Geert Mul: Technology, Art and Reflections

For: A Wedge between private and public
Symposium in interactivity and public space
22 April 2010
SESSION 1 – Affect

Report by Juliana Brunello

Art, as part of public interaction strategy, is capable to break open the technological paradigm, which is colonialized by technology. When you analyze the role of technology in society or the role of technology in art, there is a tendency to alienate technology from our culture, like it was dropped upon us from engineers or corporations. Geert Mul thinks it is not the case.

The steam engine was already invented by the Greek, however, that did not result in the industrial revolution. Why not? Was there no need for it back then? When this invention was re-invented many centuries later and lead to the Industrial Revolution, it is because we, as consumers, embraced the idea of the Industrial Revolution. With this example we can see how technology becomes an integral part of our culture and language. We are seeing the world through technology and by using this technology to observe the world, our view from the world is being formed.

This way of putting things suggest that there would be a neutral way of seeing things if technology did not exist. However, even if you leave out the technology and go back to just eyes as an instrument, there has already been proved that different cultures tend to see the world in different ways.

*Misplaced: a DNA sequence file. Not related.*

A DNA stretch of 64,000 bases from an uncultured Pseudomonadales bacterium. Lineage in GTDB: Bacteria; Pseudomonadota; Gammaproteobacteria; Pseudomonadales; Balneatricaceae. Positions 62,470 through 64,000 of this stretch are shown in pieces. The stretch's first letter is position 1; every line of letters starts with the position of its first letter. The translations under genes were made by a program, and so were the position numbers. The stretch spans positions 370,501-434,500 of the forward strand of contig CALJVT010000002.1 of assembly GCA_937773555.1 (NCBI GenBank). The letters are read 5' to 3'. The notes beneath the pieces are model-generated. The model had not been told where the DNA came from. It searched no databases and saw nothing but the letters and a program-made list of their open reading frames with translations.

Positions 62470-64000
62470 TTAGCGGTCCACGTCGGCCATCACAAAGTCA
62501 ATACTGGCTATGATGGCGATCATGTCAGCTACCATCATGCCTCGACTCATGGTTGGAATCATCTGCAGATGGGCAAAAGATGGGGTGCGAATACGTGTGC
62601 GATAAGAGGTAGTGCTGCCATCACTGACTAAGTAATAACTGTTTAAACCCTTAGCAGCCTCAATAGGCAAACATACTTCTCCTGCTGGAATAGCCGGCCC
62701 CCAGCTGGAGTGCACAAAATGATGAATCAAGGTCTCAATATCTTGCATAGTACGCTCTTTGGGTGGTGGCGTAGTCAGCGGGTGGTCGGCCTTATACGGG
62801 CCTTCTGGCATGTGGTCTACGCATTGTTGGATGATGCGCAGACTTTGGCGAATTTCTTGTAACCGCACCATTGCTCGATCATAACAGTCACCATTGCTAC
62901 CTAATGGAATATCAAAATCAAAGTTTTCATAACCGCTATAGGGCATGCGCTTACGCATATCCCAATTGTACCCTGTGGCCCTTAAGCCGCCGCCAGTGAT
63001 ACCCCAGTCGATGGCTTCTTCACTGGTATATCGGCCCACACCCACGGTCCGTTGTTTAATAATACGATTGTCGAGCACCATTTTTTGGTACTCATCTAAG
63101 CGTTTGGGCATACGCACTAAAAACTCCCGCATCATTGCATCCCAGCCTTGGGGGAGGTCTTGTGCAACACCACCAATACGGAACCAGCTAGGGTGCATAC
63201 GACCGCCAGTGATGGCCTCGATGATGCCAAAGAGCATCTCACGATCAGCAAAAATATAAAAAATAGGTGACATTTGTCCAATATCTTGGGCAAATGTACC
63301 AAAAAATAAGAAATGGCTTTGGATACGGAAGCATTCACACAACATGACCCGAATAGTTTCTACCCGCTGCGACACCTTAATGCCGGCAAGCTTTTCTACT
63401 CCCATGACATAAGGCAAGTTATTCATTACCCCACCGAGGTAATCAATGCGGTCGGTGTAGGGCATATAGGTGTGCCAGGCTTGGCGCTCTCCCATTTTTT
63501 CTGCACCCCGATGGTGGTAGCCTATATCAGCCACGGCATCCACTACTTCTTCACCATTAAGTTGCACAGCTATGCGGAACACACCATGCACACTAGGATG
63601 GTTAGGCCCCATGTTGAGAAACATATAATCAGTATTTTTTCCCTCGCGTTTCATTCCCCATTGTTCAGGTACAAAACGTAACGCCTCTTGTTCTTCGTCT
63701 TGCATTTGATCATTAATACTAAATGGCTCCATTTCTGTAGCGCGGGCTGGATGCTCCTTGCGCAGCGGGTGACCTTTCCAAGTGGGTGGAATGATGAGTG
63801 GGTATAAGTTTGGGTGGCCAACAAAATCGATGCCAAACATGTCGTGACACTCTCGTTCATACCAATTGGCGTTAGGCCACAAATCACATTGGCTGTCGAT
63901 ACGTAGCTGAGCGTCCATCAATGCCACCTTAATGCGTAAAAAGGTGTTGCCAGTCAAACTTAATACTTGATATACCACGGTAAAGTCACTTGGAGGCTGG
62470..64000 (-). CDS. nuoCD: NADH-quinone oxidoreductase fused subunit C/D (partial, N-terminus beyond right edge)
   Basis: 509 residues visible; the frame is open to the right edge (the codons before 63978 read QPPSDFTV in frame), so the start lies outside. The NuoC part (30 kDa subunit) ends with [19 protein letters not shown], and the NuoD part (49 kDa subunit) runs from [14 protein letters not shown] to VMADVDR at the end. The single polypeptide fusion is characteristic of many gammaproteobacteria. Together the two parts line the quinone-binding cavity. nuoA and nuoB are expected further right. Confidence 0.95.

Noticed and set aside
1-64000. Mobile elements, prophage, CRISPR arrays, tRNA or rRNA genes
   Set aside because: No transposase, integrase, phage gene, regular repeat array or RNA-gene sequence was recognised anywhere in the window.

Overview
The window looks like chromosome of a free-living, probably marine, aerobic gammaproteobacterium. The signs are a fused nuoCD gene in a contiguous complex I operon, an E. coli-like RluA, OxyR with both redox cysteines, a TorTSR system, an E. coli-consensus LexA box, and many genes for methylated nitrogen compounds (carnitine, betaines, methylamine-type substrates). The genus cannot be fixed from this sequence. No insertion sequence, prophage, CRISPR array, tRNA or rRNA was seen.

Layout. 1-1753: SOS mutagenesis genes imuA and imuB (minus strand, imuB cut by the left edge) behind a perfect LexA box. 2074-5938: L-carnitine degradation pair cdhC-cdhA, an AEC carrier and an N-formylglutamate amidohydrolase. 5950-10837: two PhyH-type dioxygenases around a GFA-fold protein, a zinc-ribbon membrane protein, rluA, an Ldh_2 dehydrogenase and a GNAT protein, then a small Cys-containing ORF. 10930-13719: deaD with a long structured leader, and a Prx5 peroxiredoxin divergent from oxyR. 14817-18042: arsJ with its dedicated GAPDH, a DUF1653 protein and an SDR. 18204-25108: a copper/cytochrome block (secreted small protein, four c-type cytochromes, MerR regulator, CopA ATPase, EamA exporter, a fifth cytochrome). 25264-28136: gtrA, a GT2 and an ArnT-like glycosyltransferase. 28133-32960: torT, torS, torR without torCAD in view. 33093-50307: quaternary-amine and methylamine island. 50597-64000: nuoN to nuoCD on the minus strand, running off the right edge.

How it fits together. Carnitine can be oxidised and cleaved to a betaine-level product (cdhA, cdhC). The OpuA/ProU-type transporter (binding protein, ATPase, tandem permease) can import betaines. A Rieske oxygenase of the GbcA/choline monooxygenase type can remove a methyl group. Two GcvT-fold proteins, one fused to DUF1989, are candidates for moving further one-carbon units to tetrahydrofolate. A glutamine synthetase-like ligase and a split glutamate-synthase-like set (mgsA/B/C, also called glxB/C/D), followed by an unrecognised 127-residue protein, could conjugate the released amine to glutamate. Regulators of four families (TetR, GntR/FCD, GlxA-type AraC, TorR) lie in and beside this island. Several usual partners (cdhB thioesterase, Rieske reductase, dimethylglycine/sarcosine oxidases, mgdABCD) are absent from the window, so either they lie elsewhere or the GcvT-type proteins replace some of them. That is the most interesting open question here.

Mul keeps a hierarchy in which interactivity takes place. We are living in the world of dynamics that has been stretched in Modernism, becoming more mobile and more dynamic. With the application of IT/Databases and their use, we are now living in a world in which information is very dynamic by nature. We are always relating to the information and its speeded up dynamics. In this universe of information there is a part in which we, as persons, interact. Inside this part there is another one, a micro- way of interactivity, “where you push a button and a door opens”. This is also addressed as interactivity. However, when you stick to this definition, you are throwing away the valuable and inspirational part.

In his work, ‘The library of Babel‘ (2004) Geert places the visitors in a world of visual information, in which they are in interaction to what is happening. They feel they are a part of it, but there is no goal. Nevertheless they can discover this new environment and find out the invisible rules of it. The second part of the work is a meta image taken by a camera. The visitors look at the interactors in the work trying to make sense of the work. This meta image is much stronger than what he envisioned.

Another work, Horizons (2008), also works with this ideal of meta images. In this work the horizon stays the same as the landscapes open and close in a flowing movement. Here he deliberately used a meta image of people wondering around the work and people watching those people, so that the people are projected into the landscape, in which they are wondering.

Both meta images are related to the concepts of interpassivity that van Oenen presented earlier. Mul believes that this view from a second position is interesting, because it has a reflective quality, of seeing people trying to make sense of an environment, of which they get only clues.

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